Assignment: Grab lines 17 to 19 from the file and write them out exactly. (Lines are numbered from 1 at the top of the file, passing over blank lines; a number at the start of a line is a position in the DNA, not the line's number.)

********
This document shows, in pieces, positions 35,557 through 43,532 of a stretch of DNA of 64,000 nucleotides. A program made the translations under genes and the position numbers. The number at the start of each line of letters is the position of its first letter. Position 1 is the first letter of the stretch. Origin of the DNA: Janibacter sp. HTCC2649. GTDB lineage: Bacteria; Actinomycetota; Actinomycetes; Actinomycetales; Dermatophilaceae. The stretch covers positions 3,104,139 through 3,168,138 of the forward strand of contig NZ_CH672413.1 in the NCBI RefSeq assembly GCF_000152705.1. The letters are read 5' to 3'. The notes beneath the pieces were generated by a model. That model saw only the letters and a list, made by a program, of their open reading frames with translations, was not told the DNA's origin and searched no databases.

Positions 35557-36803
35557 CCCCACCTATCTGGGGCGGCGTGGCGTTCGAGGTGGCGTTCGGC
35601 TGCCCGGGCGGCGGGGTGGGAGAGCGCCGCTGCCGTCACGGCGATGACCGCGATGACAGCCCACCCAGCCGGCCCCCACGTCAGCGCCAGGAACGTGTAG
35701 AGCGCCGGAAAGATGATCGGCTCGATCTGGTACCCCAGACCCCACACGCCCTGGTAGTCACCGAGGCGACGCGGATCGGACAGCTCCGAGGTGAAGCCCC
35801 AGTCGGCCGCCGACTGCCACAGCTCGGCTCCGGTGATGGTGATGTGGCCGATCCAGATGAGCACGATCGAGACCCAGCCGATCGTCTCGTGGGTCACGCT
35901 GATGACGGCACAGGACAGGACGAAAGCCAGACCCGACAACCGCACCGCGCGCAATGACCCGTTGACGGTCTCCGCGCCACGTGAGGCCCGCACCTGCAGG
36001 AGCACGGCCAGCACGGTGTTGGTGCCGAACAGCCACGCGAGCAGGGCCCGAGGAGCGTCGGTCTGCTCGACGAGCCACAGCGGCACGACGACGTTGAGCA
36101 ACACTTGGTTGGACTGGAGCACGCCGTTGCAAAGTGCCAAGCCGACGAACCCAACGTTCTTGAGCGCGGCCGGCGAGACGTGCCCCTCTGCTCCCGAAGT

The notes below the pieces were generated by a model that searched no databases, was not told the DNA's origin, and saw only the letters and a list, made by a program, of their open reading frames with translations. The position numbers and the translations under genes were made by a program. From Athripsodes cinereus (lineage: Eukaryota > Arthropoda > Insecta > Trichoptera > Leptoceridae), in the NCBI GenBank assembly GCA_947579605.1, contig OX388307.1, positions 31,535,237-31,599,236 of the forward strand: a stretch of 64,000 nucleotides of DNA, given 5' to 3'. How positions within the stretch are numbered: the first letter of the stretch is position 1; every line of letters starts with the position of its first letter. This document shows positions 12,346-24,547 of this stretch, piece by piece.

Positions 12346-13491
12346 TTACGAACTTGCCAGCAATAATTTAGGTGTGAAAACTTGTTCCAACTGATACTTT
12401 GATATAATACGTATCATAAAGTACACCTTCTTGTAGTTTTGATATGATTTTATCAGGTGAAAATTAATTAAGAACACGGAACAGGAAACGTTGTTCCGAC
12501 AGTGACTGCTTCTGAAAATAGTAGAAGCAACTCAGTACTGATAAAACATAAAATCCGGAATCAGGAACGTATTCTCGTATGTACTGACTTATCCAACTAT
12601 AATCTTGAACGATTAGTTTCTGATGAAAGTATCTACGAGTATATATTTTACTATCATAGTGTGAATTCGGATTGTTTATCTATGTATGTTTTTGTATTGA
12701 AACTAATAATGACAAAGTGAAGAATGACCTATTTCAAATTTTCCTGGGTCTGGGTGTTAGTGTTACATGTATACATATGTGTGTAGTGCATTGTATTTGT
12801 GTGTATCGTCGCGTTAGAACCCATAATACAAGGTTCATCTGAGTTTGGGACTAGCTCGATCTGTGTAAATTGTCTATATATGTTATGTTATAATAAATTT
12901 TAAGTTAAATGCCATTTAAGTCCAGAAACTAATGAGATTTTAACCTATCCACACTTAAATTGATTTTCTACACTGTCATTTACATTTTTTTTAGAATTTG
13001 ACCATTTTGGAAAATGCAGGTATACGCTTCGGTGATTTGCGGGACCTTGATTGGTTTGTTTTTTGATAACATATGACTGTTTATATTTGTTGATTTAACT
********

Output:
12801 GTGTATCGTCGCGTTAGAACCCATAATACAAGGTTCATCTGAGTTTGGGACTAGCTCGATCTGTGTAAATTGTCTATATATGTTATGTTATAATAAATTT
12901 TAAGTTAAATGCCATTTAAGTCCAGAAACTAATGAGATTTTAACCTATCCACACTTAAATTGATTTTCTACACTGTCATTTACATTTTTTTTAGAATTTG
13001 ACCATTTTGGAAAATGCAGGTATACGCTTCGGTGATTTGCGGGACCTTGATTGGTTTGTTTTTTGATAACATATGACTGTTTATATTTGTTGATTTAACT